Your software is only as good as its last patch and the dangers of running outdated software can impact your organization negatively. Reaching End of Life (EoL) or End of Service (EoS) means critical patches and updates are no longer available, leaving you vulnerable to various problems.
Some people delay upgrading software because it is still working, but that can be risky. Outdated software can leave your company open to security breaches, data loss and other compliance problems. Software that is not maintained or regularly patched can also be more susceptible to malicious attacks. Many hackers target older versions of software because they know there are vulnerabilities in them and they can exploit them.
If you’re running outdated software, here are some reasons why it might be time for an upgrade:
Implications of using outdated software
The implications of running outdated software can be divided into three categories:
Using old software could leave your computer vulnerable to viruses and other malicious programs, such as:
- You no longer receive security patches from the vendor, leaving your system vulnerable to known exploits.
- If threat actors have reverse-engineered the software and developed exploit code, they may be able to compromise your system more easily.
- Running outdated software may cause compatibility issues with other software and hardware, leading to data loss or corruption.
- Using outdated software hinders the implementation of a secure infrastructure.
You may encounter serious legal and ethical issues if you use outdated software. If the software you are using is no longer supported by its vendor and contains sensitive information, it could pose a risk to your company’s reputation.
For example, in the United States, the Federal Trade Commission is taking action against Chegg Inc. for failing to patch vulnerabilities that exposed sensitive information about millions of its customers and employees, such as Social Security numbers, email addresses and passwords. Chegg allegedly couldn’t address problems despite four security breaches over a five-year period.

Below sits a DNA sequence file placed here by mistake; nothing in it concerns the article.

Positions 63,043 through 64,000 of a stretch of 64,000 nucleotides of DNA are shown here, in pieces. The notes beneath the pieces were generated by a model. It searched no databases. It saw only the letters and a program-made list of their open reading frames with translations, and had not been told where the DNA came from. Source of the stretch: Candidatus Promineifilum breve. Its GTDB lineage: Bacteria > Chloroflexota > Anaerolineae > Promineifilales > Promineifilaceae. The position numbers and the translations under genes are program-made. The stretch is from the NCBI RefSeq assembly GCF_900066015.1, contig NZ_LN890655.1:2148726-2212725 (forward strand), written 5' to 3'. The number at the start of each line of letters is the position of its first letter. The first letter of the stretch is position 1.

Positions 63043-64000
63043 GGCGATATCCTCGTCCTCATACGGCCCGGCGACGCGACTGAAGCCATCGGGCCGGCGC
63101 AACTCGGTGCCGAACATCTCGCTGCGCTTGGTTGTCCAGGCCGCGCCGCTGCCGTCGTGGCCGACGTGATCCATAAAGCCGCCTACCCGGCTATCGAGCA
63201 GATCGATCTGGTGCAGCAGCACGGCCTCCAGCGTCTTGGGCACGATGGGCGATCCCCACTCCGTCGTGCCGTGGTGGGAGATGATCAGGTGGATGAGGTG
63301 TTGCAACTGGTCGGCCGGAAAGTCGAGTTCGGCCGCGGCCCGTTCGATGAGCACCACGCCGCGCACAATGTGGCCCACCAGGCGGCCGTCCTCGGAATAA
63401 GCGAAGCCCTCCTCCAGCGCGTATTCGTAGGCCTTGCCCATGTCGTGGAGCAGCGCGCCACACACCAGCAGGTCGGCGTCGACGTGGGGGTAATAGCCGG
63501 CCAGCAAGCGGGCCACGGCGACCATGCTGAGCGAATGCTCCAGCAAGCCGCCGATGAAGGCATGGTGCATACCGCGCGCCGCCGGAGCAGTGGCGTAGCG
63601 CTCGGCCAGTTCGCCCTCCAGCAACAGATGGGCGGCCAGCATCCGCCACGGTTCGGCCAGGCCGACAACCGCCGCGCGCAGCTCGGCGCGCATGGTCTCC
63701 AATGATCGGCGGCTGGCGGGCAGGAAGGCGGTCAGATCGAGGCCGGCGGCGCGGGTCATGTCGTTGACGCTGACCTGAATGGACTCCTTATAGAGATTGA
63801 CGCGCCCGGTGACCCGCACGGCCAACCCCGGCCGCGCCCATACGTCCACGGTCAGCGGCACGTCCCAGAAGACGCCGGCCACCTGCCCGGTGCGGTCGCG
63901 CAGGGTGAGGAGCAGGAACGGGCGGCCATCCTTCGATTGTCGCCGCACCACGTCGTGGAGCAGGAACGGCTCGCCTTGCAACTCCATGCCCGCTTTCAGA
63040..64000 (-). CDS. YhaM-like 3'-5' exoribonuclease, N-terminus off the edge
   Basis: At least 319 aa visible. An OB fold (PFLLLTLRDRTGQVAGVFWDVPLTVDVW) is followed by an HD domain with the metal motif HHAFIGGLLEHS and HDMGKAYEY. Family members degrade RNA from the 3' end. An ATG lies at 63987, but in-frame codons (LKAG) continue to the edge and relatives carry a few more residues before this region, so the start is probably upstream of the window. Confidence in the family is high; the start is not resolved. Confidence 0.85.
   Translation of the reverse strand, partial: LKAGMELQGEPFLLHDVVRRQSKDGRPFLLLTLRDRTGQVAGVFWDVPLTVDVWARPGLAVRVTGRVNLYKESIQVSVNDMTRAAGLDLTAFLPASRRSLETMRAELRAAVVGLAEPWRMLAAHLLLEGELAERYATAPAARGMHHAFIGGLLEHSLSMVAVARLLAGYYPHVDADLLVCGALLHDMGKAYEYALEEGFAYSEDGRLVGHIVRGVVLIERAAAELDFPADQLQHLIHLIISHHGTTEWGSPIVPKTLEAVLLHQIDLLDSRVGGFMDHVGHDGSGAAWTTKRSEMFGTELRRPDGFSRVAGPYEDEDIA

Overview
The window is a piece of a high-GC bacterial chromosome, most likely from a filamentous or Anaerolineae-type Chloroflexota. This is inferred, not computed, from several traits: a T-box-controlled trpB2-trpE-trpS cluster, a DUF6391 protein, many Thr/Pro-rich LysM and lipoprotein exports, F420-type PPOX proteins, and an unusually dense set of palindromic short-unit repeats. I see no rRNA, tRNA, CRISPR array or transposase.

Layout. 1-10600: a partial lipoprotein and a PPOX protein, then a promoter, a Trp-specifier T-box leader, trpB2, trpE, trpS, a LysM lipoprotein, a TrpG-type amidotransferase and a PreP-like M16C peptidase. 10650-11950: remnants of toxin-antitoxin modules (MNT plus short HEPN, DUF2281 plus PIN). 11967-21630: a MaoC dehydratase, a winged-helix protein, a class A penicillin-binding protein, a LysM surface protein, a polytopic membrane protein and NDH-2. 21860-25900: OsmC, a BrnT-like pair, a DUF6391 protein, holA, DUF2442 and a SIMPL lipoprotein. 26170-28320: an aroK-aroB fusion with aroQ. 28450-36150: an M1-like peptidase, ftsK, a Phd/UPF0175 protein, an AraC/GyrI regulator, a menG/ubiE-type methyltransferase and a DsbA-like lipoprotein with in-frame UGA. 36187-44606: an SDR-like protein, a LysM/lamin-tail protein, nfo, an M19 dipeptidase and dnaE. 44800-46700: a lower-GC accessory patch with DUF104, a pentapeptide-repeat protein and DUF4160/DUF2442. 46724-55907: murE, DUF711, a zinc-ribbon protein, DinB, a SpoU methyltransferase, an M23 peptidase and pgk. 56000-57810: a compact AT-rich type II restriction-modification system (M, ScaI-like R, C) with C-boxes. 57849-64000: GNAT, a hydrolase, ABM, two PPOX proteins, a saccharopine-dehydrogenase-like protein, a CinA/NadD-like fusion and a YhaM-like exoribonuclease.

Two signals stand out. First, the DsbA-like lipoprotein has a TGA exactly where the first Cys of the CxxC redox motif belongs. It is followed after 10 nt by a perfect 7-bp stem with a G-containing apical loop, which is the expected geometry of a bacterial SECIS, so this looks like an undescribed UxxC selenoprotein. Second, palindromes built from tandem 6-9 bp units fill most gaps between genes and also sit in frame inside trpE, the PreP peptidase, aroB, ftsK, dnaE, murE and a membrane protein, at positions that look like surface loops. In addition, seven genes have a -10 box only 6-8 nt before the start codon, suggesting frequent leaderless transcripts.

Outdated software can cause productivity problems in a business.
For example, if the software runs slowly, crashes frequently or is otherwise difficult to use, it can frustrate employees and disrupt workflows. This can result in negative customer experiences, damage to a company’s reputation, and a hit on profits.
Keeping software up to date can help avoid these problems. The cost of outdated software can be significant. For example, outdated operating systems, apps and browsers may not support new features or technologies. This can make it difficult for employees to do their jobs efficiently, which could result in lost productivity.
Keeping software up to date is important for the security of your business’ data as well as its functionality. Security patches for operating systems, apps and browsers are released regularly by vendors in response to new threats that are discovered.
You’ve already taken the first step toward securing your company by recognizing the dangers of using outdated software. However, mitigating the above implications may be a heavy lift for you since you’ll have to set aside extra time and effort while running an organization.
If you are struggling with identifying or mitigating old or outdated software, we’re here to help.